I went again to Dunedin, where I fell in with a Mr. Bathgate, lawyer, to whom I disposed of my interest in the Aurora for £250. It was not a very good venture for that gentleman, as I do not think the company ever paid a dividend, and is now utterly broken up. The mine is still there, and probably some day it may retrieve its character, as I do not think it ever got a thoroughly fair trial.

The newspapers continually reiterate that "quartz-reefing is only in its infancy," and this is my belief also.

When I returned to Cromwell, I found a letter waiting calling me to Kingston on business, and to call on Captain Howell at Fairlight station. I left for Queenstown, and put up for the night at Eichardt's Hotel. Next day I took my passage in the steamboat for Kingston, at the foot of Lake Wakatipu, about 23 miles from Queenstown. The lake here presents some grand page 171scenery to the eye of the tourist, especially in winter; the sides of the Remarkable Mountains, which run sheer down into the lake, are a grand sight. Icicles, of an immense length and thickness, are seen clustered all along the sides, and stretching their long arms down to the clear cold water. Bold bluff headlands towering to the skies, and capped with eternal snow, make up a picture the grandeur of which I am too unlettered to do justice to.

I reached Kingston in due course, and met a gentleman —a Mr. Pearce—from a small town known as Gore, to whom I sold my shop and fixtures generally, for £500, and agreed, verbally, not to butcher any more in Cromwell.

Kingston was not much of a place at the time. Like Mark Tapley's "Eden," it would be the better if built; but ere long it will doubtless be a flourishing place enough, for it is the projected terminus of the Southern railways from the seaboard.

I hired a horse here, and rode seven miles to Fairlight Station, belonging to a very old friend, Captain Howell, with whom I had been whaling and sharing many vicissitudes in my early days. The captain was an old New Zealand settler, and had married a Maori woman, by whom he had, I think, twenty children, the girls being mostly very handsome, as indeed the female half-castes of New Zealand generally are.

I found Captain Howell just mouuting his horse to ride to Kingston, en route for Queenstown, his family being all away from home. I returned to Kingston with him, and stopped all night. We had little opportunity for talking over old times and comparing notes, for the house we stopped at was crowded with sheep-shearers, and it is well known they are mostly pretty rowdy company. Captain Howell would persist in plying them with grog. At last they got quite uproarious, and commenced fighting among themselves. The captain and I interfered to make peace, and were each rewarded by a good thrashing. I got a pair of black eyes. So much for the amenities of shearers. I felt quite ashamed in the morning to travel in the steamer, but Captain Howell persuaded me to go on with him, and we arrived at Queenstown. I stopped with him there for a fortnight, I am sorry to say, celebrating our ancient friendship by drinking and spreeing, until I tired of the miserable fun and left for Cromwell, where I arrived much the worse for my trip, and out of pocket.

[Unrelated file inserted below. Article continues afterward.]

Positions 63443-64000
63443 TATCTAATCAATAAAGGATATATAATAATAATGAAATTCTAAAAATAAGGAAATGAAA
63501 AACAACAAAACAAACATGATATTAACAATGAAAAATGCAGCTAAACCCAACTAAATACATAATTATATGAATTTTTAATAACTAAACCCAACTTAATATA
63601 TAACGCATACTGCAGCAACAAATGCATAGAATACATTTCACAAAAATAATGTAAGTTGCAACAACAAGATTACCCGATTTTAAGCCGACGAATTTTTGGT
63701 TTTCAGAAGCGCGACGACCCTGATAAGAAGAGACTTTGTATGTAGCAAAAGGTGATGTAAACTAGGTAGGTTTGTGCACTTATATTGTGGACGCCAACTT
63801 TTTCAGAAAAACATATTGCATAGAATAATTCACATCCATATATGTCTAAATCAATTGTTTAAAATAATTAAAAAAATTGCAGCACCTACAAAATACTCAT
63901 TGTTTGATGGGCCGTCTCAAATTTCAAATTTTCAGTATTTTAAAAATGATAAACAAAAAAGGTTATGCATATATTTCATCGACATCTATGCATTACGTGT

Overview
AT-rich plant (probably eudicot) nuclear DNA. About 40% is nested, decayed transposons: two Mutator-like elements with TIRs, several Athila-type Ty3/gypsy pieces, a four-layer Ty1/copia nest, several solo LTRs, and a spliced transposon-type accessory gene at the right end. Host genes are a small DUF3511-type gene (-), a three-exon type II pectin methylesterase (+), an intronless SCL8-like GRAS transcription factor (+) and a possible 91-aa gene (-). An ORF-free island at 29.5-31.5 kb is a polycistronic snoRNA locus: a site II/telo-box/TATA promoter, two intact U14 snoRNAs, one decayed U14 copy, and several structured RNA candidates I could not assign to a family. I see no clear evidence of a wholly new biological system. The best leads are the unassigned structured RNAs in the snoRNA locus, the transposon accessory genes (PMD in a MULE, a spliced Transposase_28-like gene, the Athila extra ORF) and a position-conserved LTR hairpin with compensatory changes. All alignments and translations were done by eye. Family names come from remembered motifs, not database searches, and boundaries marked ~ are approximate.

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However, the auctioneering and cattle-dealing were paying well, and I had too much good sense to cry oyer spilt milk. When I arrived at Cromwell, I met Mr. Henry Campbell of the Wanaka Station. He had been waiting for me to conduct a sale of horses for him. I told him horses were now selling for very little. However, he wanted to be rid of them; so, on the day appointed, I cleared them off, and got better prices than I anticipated.

Whilst engaged at this sale, one of my sons handed me a letter which he had got from the post office. I put it in my pocket. After the sale was over, I had forgotten all about it, when my son said, "Father, have you looked at your letter? It bears the Sydney postmark." I then took it out of my pocket, and found it contained instructions to proceed to Sydney for the purpose of being identified as claimant to the property in New South Wales, to which I have alluded in the earlier pages of this book. This put me in great heart. I showed the letter to Mr. Campbell and other friends, and was heartily congratulated on my prospects of being comfortably provided for in my old age, which was now coming on apace.